The law is well settled in Arkansas that ambiguities in, and uncertainties as to the meaning of, the terms used in insurance policies will be interpreted most favorably to the insured and against the insurer who drew the contract. Hope Spoke Co. v. Maryland Casualty Co., 102 Ark. 1, 143 S.W. 85 and the numerous other cases listed in 10A West's Ark. Digest 146.6.

The judgment of the trial court is affirmed and appellee's attorney is awarded an additional fee in the amount of $300.00.

Affirmed.

HARRIS, C. J., not participating.

FOGLEMAN, J., dissents.

FOGLEMAN, Justice (dissenting).

I readily agree with the majority that appellee's having been struck by lightning was caused by accident. I feel that the majority have totally ignored the fact that there is an additional requirement to bring an accident within the coverage of the policy. The injury must have been "caused by accident and arising out of the ownership, maintenance or use of premises by the named insured and the ways immediately adjoining, or operations of the named insured * * *" The majority does not explain how being struck by lightning arises from the ownership, maintenance or use of the premises by Rosswood Country Club or the operations of Rosswood Country Club, nor does it cite any authority, even though it says it finds substantial evidence that the injury did so arise. If appellant had been struck by a golf ball or if he had been struck by a golf cart propelled by a fellow golfer, I could readily say that he had suffered injuries caused by an accident and that they had arisen out of the use of the premises or the operations conducted thereon by Rosswood Country Club. I am incapable of understanding how it can be said that the lightning bolt, or its striking Simpson while he was on the golf course, arose in a manner to bring this claim within the covergae of the policy.

An accident arising out of the ownership, maintenance or use of premises or *295 operations certainly contemplates an accident immediately identifiable with ownership, maintenance or use of the premises or operations by the named insured. While I do not know of any case in which we have treated the particular question in Arkansas, it has been treated in other states. The logic of my position is so well stated in some of these cases that I prefer to refer to some of them, rather than to further expound upon the subject.

In National Union Fire Insurance Company of Pittsburgh v. Bruecks, 179 Neb. 642, 139 N.W.2d 821 (1966), the driver of an automobile was injured by the accidental discharge of a loaded gun in the hands of a minor passenger who was being transported home after a hunting trip. The insurance policies in question afforded coverage for "* * * bodily injury * * * arising out of the ownership, maintenance or use * * * of the * * * automobile." The following are excerpts from the opinion in that case:

"* * * The gun did not discharge as a result of being in the vehicle or for any reason even remotely connected with the vehicle. It seems clearly apparent that the tort action is not premised upon any connection with the automobile in which the shooting occurred, except as describing the situs of the act. * * * It seems patent, however, that some causal relation must exist between the injury and the use of the vehicle to come within the ambit of `arising out of the use of a vehicle.' Many courts have found a causal relation to exist if the use was connected with the accident or the creation of a condition that caused the accident. The proximate cause of the injury here was the discharge of the gun. Was the discharge of the gun during the use of the automobile a sufficient connection with its use to be within the coverage provided by the `arising out of the use' clause of the Allstate and St. Paul policies? To put it another way, we must determine whether the fact that Scott Campbell was riding in the automobile at the time of the accident, making the automobile the situs of the accident, constitutes the accident one `arising out of the use of' the automobile, or, if not, whether it constitutes the creation of a condition that caused the accident within the terms of the policy. In this connection, it may be pertinent to observe that the injury could never have happened if Scott Campbell had not had a loaded gun in his possession in the automobile. The accident could just as readily have happened in the Bruecks' living room if Scott Campbell had carried the gun into the Bruecks' home. * * * * * * The words `arising out of the use' are very broad, general, and comprehensive terms, and are ordinarily understood to mean originating from, growing out of, or flowing from. See Schmidt v. Utilities Ins. Co., 353 Mo. 213, 182 S.W.2d 181, 154 A.L.R. 1088."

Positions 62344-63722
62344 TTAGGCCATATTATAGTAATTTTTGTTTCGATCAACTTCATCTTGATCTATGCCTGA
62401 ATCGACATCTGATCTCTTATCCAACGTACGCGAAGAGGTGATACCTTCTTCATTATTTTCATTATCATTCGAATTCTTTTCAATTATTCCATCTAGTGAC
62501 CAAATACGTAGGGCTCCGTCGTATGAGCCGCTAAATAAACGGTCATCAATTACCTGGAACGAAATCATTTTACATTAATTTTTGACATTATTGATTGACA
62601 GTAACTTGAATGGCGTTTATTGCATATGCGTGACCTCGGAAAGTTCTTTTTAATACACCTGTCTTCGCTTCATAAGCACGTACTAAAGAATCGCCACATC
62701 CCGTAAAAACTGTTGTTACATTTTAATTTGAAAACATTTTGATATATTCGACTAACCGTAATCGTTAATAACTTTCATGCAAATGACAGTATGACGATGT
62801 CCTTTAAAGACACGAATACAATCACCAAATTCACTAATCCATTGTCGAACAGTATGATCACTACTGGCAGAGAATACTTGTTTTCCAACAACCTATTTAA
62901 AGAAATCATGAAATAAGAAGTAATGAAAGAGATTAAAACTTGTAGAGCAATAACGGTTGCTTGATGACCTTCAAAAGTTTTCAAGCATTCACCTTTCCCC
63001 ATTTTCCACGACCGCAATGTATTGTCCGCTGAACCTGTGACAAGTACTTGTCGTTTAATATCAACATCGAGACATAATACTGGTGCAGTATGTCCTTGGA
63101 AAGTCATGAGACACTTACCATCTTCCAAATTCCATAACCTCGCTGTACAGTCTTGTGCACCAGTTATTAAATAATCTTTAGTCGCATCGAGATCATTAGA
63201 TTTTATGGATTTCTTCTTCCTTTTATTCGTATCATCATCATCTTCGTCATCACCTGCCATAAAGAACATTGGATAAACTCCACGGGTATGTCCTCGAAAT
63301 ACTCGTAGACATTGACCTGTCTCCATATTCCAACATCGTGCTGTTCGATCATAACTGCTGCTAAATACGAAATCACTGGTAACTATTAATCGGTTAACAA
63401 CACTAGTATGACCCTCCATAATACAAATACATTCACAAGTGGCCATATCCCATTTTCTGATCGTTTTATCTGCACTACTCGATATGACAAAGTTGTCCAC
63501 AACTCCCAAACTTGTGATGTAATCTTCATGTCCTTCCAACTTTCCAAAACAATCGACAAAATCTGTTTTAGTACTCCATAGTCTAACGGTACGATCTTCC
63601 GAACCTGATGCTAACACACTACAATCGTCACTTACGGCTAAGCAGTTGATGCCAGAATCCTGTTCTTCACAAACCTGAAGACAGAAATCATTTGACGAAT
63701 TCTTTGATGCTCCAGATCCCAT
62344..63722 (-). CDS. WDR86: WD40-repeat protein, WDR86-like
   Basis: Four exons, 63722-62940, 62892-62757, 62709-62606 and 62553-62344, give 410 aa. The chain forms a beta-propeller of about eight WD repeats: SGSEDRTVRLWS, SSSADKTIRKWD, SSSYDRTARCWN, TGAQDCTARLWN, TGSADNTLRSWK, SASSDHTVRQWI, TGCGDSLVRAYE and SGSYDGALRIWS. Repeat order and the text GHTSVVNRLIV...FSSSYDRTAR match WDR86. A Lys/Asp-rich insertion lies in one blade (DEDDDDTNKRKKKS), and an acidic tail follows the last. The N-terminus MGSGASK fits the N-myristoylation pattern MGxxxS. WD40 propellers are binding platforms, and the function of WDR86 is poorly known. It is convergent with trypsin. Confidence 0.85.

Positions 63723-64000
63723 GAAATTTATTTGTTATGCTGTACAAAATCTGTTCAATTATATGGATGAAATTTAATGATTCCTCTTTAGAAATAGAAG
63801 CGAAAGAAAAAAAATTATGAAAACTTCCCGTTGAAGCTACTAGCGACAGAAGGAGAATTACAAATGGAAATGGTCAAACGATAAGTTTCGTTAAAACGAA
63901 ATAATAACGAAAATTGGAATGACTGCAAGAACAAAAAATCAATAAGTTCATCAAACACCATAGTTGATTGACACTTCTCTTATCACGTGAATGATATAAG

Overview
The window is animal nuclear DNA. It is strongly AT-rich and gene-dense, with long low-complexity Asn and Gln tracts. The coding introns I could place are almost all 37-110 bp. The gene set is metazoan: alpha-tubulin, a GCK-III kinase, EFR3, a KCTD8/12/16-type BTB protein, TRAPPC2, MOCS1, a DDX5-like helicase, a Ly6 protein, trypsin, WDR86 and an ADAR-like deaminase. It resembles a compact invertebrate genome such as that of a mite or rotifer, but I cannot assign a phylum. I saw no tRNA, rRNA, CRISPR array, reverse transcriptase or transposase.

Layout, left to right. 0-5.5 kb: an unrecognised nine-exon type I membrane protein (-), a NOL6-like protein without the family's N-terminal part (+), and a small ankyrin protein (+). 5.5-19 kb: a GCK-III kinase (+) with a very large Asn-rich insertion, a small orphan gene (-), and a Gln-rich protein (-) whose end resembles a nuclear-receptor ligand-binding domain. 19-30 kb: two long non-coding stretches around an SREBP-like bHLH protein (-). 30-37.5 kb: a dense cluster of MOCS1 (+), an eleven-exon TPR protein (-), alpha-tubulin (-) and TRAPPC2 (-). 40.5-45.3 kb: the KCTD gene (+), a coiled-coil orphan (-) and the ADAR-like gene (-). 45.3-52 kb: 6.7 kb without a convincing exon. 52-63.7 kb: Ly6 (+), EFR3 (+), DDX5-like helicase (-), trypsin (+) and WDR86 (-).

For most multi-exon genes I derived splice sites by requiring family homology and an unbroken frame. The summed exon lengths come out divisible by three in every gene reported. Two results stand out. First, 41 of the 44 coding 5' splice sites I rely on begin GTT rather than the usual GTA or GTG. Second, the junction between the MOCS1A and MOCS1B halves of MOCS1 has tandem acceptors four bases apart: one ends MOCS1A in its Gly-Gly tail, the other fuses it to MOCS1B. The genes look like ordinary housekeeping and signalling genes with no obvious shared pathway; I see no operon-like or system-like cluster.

In London & Lancashire Indemnity Company v. Duryea, 143 Conn. 53, 119 A.2d 325 (1955), the Supreme Court of Errors of Connecticut said:

"* * * By the plain terms of the policy, the plaintiff agrees to pay on behalf of its insured all sums which the insured may become obligated to pay by reason of the liability imposed upon her by law for damages `because of bodily injury, including death at any time resulting therefrom, sustained by any person or persons, caused by accident and arising out of' the hazard covered in the policy. That hazard is defined as the `ownership, maintenance or use' of the described premises for a restaurant which includes, though it is not expressly so stated, the sale of intoxicating liquor. The decisive words are `caused by accident and arising out of.' It seems obvious that these words modify `bodily injury, including death * * * resulting therefrom.' The bodily injury must be `caused by' accidental and intentional means. 7 Appleman, op. cit., § 4312. So *296 far as the instant case is concerned, it must arise out of the sale of intoxicating liquor. The words `arising out of' mean `caused by.' Larke v. John Hancock Mutual Life Ins. Co., 90 Conn. 303, 309, 97 A. 320, 322 L.R.A.1916E, 584; Jacquemin v. Turner & Seymour Mfg. Co., 92 Conn. 382, 384, 103 A. 115, L.R.A. 1918E, 496; Allen v. Travelers Indemnity Co., 108 Vt. 317, 323, 187 A. 512."

I can add nothing to the clear expressions of these two courts.

I find no ambiguity. I agree with the rules of construction of insurance policies against the insurer where there is an ambiguity. I do not believe that the courts can import an ambiguity for the purpose of construing the policy against the insurance company. I would reverse the judgment of the circuit court and dismiss the cause.